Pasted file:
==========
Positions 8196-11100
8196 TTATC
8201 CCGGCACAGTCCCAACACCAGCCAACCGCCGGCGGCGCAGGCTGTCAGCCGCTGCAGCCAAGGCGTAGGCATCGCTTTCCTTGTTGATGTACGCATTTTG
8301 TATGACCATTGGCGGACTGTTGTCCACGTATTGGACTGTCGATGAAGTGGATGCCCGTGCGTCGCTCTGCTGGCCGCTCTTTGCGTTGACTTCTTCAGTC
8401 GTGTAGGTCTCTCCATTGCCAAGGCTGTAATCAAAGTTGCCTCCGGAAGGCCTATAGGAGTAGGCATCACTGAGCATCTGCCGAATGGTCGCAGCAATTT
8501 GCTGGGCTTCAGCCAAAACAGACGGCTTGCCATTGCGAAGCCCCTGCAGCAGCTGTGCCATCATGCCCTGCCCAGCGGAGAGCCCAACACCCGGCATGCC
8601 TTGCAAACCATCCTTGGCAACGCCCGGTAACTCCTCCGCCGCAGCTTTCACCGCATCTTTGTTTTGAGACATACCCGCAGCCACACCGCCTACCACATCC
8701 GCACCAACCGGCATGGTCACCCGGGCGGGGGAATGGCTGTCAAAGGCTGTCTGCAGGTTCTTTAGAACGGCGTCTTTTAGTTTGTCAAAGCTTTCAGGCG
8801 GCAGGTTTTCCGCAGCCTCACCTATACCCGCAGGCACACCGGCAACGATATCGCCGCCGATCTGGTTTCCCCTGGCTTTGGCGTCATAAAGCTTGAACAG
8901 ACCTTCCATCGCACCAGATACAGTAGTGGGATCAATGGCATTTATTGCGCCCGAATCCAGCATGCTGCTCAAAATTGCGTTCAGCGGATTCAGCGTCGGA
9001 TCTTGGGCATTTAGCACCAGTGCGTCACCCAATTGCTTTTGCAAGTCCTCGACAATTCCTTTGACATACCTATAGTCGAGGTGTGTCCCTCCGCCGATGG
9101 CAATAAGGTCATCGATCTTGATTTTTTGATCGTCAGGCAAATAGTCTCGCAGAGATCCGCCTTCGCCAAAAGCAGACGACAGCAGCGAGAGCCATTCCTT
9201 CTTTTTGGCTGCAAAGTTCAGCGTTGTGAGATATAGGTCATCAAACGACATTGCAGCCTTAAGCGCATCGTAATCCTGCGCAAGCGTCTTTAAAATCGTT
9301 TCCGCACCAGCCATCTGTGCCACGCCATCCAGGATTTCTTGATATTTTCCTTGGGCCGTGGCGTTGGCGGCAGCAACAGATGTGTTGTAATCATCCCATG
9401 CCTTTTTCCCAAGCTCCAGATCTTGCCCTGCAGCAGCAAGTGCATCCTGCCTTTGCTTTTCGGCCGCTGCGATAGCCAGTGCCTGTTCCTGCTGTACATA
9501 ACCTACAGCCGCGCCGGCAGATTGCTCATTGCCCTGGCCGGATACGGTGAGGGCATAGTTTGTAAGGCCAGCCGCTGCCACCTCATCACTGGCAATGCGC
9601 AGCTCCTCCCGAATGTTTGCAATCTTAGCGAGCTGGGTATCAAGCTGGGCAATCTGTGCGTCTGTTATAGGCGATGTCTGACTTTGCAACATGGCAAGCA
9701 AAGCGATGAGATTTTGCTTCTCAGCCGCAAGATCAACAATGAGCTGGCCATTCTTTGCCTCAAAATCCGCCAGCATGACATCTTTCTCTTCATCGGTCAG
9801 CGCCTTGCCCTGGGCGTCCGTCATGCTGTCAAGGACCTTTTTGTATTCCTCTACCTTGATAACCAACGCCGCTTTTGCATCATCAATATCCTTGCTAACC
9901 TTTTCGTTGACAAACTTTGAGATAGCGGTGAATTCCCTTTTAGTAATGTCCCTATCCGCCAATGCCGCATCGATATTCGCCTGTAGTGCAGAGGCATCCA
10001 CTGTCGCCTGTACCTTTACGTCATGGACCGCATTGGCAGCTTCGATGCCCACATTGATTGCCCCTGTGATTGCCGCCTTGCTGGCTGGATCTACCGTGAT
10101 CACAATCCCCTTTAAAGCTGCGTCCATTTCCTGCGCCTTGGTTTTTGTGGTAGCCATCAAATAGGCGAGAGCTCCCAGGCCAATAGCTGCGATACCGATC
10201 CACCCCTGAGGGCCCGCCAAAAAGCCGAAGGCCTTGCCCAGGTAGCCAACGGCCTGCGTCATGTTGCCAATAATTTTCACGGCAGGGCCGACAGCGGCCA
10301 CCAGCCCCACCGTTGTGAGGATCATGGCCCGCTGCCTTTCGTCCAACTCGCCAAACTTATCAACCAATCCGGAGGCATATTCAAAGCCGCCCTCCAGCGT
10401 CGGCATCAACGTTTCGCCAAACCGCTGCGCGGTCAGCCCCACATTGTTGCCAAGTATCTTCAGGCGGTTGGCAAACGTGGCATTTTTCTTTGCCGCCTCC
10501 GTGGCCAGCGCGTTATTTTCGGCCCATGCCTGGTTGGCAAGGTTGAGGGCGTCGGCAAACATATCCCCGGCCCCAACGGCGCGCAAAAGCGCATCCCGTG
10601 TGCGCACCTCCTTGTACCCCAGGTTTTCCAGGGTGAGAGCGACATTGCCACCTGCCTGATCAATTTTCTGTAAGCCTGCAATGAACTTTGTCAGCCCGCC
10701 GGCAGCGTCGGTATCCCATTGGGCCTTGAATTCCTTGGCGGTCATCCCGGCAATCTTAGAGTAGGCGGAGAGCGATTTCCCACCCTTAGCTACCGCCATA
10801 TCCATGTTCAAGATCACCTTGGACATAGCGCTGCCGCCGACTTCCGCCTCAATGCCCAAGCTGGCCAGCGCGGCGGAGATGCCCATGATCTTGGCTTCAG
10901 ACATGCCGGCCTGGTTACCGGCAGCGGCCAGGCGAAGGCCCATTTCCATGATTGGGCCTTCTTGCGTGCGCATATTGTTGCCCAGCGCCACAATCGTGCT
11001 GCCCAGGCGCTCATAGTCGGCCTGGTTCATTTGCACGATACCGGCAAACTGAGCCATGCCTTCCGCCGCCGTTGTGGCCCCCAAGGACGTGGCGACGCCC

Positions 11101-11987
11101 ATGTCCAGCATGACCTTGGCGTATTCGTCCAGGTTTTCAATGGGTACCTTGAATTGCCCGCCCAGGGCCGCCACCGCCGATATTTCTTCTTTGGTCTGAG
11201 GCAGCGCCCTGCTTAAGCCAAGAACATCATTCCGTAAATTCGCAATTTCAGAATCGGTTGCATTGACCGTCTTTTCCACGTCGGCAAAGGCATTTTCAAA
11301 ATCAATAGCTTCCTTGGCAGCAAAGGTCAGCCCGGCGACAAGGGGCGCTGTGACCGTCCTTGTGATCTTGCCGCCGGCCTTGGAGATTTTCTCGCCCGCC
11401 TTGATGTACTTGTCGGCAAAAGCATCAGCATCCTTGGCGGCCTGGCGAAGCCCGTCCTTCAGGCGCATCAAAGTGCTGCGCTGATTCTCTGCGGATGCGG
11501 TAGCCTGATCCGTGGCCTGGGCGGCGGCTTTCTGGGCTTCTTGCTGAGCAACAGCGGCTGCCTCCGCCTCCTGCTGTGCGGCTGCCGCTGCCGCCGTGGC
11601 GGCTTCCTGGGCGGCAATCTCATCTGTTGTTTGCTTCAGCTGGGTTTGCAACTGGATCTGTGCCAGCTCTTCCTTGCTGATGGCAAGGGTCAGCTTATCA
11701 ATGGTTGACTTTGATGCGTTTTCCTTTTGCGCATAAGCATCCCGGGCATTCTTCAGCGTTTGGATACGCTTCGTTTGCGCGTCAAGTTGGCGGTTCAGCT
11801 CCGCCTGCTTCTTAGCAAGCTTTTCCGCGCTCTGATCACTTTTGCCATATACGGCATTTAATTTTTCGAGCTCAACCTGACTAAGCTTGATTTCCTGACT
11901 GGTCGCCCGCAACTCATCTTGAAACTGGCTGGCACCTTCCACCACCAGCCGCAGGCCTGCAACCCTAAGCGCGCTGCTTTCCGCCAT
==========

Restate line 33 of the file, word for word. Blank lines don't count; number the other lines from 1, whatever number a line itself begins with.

11101 ATGTCCAGCATGACCTTGGCGTATTCGTCCAGGTTTTCAATGGGTACCTTGAATTGCCCGCCCAGGGCCGCCACCGCCGATATTTCTTCTTTGGTCTGAG